Walking around Semer water near Bainbridge

Tuesday, March 20, 2018

There were two guide books we picked up for our week away in the Dales; the first one being the Crimson short walks for the Yorkshire Dales which is where we took inspiration to walk around Semer water (walk 11). As often is the way with SatNav the road in was long, narrow and steep. The way we took out was much better but there was no escaping the 25% stretch (although short). I cannot tell you what the regular provision for parking looks like as the notice boards and nearby trees and bushes were underwater leaving a relatively short stretch of dry land/offroad parking. Aside from an old man only pausing to empty his dog we were the only people arriving that morning - before 10am. It was only on very close inspection we realised the pay and display ticket had to be purchased from a farm up the road which meant a detour on foot before starting our walk. I imagine in peak season space is at a premium but we only saw a camper van upon our return.
The walk itself was due to be 3.5 miles, circular and started at the bridge. Although we shadowed the route as the initial set of footpaths to the hamlet of Stalling Busk entered a cow field so I skipped that ordeal and set about walking up the road. The area was very quiet, virtually no traffic to speak of.

The day may have dawned grey but the air was still, the water lay calmly as a looking glass.

It was unclear where the usual body of water extended too; the flooding spilled out into the valley, presumably receding. Apparently Semer water would have once filled more area and is only one of two significant natural lakes in the Yorkshire Dales.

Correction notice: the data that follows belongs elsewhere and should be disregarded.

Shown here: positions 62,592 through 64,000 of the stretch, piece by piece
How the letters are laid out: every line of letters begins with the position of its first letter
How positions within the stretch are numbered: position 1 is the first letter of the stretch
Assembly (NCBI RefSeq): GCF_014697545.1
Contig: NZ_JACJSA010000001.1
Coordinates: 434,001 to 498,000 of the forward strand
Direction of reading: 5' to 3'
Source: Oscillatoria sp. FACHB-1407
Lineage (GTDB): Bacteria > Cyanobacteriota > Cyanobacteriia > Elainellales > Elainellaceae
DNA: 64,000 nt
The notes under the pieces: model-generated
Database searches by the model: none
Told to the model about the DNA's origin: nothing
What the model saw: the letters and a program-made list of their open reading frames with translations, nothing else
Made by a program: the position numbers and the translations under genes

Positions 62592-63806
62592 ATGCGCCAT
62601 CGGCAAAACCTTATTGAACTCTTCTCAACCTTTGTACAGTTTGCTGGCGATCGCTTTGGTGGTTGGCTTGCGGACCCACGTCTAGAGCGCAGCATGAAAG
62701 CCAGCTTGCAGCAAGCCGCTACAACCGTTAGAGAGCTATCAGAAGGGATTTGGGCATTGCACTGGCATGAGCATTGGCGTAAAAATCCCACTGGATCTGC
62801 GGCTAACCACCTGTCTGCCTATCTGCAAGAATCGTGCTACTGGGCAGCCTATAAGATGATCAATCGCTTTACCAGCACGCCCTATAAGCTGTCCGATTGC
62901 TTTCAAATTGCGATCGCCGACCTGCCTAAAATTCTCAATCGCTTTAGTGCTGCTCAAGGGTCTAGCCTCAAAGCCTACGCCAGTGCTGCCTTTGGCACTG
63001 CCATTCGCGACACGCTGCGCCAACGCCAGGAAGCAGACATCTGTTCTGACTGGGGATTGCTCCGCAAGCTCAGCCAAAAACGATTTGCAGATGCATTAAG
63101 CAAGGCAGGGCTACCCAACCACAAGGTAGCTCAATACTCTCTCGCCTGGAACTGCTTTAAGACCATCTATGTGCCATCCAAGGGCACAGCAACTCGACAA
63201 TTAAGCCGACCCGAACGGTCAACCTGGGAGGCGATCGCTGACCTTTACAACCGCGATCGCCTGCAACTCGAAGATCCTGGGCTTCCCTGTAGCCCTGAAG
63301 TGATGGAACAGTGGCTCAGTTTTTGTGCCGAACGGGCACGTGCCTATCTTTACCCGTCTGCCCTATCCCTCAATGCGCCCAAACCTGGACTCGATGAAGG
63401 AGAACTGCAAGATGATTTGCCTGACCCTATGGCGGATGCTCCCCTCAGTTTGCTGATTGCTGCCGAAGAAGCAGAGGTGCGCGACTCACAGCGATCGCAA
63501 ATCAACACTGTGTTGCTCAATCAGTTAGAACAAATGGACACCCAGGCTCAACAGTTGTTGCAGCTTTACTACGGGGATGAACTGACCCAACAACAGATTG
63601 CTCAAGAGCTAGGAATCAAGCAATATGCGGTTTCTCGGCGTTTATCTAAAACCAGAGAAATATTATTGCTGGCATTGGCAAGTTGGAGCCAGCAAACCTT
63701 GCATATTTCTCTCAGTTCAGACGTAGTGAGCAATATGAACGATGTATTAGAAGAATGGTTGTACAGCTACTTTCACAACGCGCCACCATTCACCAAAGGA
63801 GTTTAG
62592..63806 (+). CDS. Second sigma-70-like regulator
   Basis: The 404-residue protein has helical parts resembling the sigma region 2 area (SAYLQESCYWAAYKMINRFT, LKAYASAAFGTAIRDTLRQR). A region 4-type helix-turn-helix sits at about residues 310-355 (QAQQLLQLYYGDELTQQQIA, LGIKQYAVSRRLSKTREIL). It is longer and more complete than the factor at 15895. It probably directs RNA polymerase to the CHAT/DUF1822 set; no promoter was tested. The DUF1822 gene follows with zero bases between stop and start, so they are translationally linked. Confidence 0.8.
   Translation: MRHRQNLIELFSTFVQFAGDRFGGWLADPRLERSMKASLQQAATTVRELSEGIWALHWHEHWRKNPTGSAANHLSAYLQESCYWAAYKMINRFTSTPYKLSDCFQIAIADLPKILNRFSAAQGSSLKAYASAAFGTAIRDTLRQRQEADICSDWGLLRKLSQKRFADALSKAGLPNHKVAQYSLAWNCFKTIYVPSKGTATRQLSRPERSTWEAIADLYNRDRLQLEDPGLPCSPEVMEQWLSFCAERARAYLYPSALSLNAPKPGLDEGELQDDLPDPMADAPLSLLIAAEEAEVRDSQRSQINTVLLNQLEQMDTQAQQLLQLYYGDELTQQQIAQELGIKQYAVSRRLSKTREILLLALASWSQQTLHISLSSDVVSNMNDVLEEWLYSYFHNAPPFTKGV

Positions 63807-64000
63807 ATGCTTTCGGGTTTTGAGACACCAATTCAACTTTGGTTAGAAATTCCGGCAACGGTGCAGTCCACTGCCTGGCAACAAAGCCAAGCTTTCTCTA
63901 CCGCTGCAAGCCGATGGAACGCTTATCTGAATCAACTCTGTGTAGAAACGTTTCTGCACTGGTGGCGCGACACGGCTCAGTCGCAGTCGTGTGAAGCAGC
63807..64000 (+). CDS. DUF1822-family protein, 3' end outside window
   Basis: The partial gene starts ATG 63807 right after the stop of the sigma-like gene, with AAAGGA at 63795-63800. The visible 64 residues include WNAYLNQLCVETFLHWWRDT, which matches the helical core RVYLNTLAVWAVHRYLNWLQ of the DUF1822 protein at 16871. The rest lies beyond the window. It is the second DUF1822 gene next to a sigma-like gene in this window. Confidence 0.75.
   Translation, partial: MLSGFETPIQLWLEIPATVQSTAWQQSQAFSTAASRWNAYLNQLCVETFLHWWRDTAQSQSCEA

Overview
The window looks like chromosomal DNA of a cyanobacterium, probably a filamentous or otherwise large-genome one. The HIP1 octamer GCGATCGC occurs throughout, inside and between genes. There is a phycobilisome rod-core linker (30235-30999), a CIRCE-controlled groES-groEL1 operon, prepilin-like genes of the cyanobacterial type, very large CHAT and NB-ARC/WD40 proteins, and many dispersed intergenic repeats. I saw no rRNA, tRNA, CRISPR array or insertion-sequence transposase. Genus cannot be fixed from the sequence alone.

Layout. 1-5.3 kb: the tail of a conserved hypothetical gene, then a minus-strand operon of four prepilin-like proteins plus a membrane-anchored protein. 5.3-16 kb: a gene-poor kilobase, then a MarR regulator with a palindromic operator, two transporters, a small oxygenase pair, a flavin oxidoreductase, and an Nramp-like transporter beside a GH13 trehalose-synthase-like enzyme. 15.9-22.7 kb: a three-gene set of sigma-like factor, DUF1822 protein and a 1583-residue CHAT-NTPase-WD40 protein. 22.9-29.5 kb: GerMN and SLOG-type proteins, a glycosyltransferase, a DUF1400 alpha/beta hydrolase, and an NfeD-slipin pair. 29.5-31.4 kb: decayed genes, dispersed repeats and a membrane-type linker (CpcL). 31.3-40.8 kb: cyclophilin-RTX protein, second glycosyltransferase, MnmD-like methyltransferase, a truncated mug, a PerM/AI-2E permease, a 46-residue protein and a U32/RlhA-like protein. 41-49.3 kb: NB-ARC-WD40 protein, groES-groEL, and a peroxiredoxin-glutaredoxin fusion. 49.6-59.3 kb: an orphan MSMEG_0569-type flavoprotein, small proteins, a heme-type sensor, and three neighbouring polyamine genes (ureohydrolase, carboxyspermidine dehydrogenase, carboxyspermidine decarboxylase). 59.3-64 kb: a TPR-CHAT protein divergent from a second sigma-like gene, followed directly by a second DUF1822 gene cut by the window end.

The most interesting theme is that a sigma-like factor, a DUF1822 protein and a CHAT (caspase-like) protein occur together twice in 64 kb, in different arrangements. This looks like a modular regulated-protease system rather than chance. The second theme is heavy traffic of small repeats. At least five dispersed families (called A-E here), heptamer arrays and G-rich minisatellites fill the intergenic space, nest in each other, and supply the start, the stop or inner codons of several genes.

The remnants of the week before's heavy snow continued to linger on in dips, against walls and dusting the hill peaks. Can you spy the hare and the partridge?

I imagine this scene would look so different in 4 month's time, winter washes all the colour away.

We saw this incredibly fresh lamb being cleaned up by it's mother, it occasionally made an attempt to get up but we didn't want to be a nuisance watching too near by so moved along.
I noticed quite a few old nests in the hedge and wondered who lived in a house like that...
No wading required, the paths used a footbridge. In fact the route takes you from Stalling Busk to Marsett on a track which is only suitable for farm quads, so both tiny villages are cut off from each other to vehicles, requiring a drive the long way round. But it made for pleasant walking - though a soggy footpath across a field almost gave us soaked boots, it was lapping at my laces.




We are convinced we saw a gooseberry bush along the roadside.




You can imagine how much snow there would have been a week or so before!
The final stretch was supposed to be through a field on a footpath but the field was absolutely boggy as heck and contained a surprise contingent of cows as well so I'm doubly glad to have maintained our march on tarmac to the end.



It was a lovely quiet couple of hours; the roads weren't a bother and it was a peaceful part of the Dales to explore.
Take care,
Sophie

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2 comments

  1. What gorgeous photos. The countryside looks so very peaceful. I am in the midst of planning a trip to Yorkshire. Well, kind of planning a trip. That is the area of the U.K. I want to visit next but we aren't quite sure when that will be. I so enjoy all your beautiful posts.

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  2. Ahhhhh, it looks so serene. I love to see sights like this. Only ever seen them in James Herriott- would love to see them in real life!

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